However, Sanusi said airlines were finding it difficult paying for the leased aircraft because although they are making money, they earn their revenue in Naira, while they pay for the lease in dollars.

"Airlines are making money but you are selling your ticket in Naira but lease rate is in dollars. This has made lessors to be jittery because they fear airlines might not be able to pay for the lease, knowing that it is difficult to source dollars and the fear is heightened when they learn about foreign airlines' blocked funds, which is about $300 million now. So lessors have started weighing the country risk.

"Until we tackle the problem of foreign exchange in the aviation sector,we will continue to have challenges. Without tackling this problem,development and progress of the aviation sector will continue to be hampered; whether you flow a national carrier or you bring Emirates or Qatar to operate in the domestic market, they will still face the same problem, the development in the sector will still be stifled. Leasing aircraft, buying spares, buying insurance are done with foreign exchange; it is only manpower that is settled with local currency," Sanusi said.

Some Nigerian carriers have been finding it difficult to pay for their leased aircraft, which they acquired to increase capacity for the high passenger demand during the Christmas season.

The financiers of some of these leased aircraft are finding it difficult to pay the expected rates, so they are taking the aircraft from airlines that are unable to pay for the lease as they did with Aero recently when one of such aircraft was taken from the airline.

The Managing Director of Aero Contractors, Captain Abdullahi Mahmood, told THISDAY that some of the leased aircraft came at high rates and with a slump in passenger traffic; some airlines could not cope paying for it.

"When an airline leases an aircraft, it pays for the agreed hourly utilisation of the aircraft, which can be some hours per month. You pay for the minimum agreed hours, irrespective of whether you use up to the agreed hours or not. Utilisation is usually calculated in block hours not in flight hours. Block hours mean from the time when the engine starts to when it goes off and flight hours means from take-off to landing.

"One of the reasons why Aero was unable to continue paying for the aircraft is that there is a slump in passenger traffic, yet, you are paying for the lease of the aircraft at the rate of $3,000 per block hour. By the time you make payments for the lease, you would realise that there is nothing left," Mahmood said.

Filling Up With Diesel in U.S. Has Never Been More Expensive - BLOOMBERG

APRIL 29, 2022

(Bloomberg) -- Diesel prices are surging to the highest level on record as the global fuel-supply shortage hits American truckers, farmers and users in just about every sector of the U.S. economy.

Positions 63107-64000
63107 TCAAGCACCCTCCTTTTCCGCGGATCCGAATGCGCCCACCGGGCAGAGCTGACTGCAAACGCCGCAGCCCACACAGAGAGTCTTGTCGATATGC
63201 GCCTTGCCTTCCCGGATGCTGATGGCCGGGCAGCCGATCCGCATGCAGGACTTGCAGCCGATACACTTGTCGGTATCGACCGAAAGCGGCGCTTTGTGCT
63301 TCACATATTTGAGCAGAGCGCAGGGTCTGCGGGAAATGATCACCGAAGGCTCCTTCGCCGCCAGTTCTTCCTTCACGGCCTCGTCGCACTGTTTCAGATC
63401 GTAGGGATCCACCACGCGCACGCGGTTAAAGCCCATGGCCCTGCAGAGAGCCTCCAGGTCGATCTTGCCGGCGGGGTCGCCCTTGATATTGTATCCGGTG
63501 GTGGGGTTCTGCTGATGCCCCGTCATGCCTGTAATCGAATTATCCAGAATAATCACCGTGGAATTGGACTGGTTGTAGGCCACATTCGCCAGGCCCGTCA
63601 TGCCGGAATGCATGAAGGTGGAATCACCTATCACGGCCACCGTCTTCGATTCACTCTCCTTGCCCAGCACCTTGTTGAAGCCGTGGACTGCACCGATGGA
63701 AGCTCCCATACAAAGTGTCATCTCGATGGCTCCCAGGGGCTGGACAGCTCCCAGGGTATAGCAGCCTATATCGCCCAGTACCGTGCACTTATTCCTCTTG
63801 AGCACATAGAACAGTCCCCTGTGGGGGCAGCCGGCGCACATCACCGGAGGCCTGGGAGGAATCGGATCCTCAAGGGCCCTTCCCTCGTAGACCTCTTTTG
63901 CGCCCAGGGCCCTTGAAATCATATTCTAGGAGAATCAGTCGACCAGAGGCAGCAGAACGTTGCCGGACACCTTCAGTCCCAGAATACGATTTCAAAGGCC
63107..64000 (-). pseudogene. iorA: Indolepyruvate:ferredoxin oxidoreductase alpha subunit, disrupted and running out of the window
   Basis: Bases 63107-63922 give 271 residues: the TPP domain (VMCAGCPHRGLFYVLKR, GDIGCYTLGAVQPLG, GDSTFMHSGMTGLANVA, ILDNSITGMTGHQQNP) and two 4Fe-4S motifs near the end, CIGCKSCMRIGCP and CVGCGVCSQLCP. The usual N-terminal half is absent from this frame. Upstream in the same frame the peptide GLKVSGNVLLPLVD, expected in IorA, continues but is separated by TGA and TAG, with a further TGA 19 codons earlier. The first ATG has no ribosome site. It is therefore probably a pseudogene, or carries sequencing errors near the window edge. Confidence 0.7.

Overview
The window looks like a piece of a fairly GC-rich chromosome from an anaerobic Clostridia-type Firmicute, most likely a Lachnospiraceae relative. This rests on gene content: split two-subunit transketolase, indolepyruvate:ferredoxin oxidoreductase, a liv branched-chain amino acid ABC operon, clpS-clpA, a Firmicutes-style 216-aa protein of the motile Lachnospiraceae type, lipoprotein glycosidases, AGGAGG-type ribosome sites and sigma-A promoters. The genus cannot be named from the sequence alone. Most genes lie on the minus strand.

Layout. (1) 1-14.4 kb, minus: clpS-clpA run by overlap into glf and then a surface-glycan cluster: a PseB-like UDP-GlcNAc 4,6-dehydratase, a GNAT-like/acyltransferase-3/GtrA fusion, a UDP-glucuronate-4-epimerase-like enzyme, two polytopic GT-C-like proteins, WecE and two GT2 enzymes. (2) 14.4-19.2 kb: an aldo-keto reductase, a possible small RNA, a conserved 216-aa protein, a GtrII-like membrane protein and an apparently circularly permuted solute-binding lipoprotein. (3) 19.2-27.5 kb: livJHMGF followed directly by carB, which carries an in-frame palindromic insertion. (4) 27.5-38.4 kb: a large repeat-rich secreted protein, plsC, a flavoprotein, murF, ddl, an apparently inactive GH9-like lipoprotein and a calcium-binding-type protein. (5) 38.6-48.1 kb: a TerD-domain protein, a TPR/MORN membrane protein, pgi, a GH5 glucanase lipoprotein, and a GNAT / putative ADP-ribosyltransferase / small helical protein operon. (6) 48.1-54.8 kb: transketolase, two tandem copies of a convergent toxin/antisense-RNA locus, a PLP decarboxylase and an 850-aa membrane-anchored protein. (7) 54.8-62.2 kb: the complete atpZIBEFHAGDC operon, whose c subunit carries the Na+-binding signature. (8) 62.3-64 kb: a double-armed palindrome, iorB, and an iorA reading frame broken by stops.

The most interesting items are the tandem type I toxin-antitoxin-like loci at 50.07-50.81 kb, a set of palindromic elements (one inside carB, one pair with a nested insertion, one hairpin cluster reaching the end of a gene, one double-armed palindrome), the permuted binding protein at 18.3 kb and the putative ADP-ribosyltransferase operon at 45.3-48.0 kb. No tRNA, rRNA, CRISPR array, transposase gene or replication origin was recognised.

Retail diesel averaged $5.18 a gallon on Thursday, the highest in records going back to 2005, according to auto club AAA. Prices jumped in recent days amid record futures contracts and decades-low stockpiles, further squeezing consumers dealing with decades-high inflation. Russia’s invasion of Ukraine has tightened global supplies of the fuel and led to fierce competition for diesel produced on the U.S. Gulf Coast.

The shortage is concentrated on the U.S. East Coast, where distillates inventories have fallen to their lowest since 1996. Fuelmakers on the Gulf Coast have sped up exports to Latin America and Europe, while leaving the domestic pipeline supplying states along the Atlantic coast underused. 

Expensive diesel could deal a blow to the trucking sector, which consumes around 70% of all diesel used in the country and serves as a barometer of the U.S. economy, according to trucking association ATA. Diesel is also used in farming equipment currently powering the largest planting season for corn and soybeans since 2017. 


Biden Eyes Targeted Student-Loan Forgiveness Starting at $10,000 - BLOOMBERG

APRIL 29, 2022

(Bloomberg) -- The White House is considering forgiving at least $10,000 in student loans per borrower through executive action, according to people familiar with the matter, with momentum increasing as President Joe Biden seeks ways to bolster voter enthusiasm ahead of the November midterms.

The move would come with considerable risks. Some deficit hawks worry it could worsen the inflation that is already weighing heavily on Democrats’ chances of maintaining control of the House and Senate. But any move may not go far enough to appease progressives and other advocates.

The administration has not yet settled on the proposal’s contours, but aims for the relief to be targeted to lower- and middle-income individuals, according to people familiar with the internal discussions. Biden himself confirmed Thursday that he plans to do something, but said he is not weighing $50,000 in forgiveness per borrower.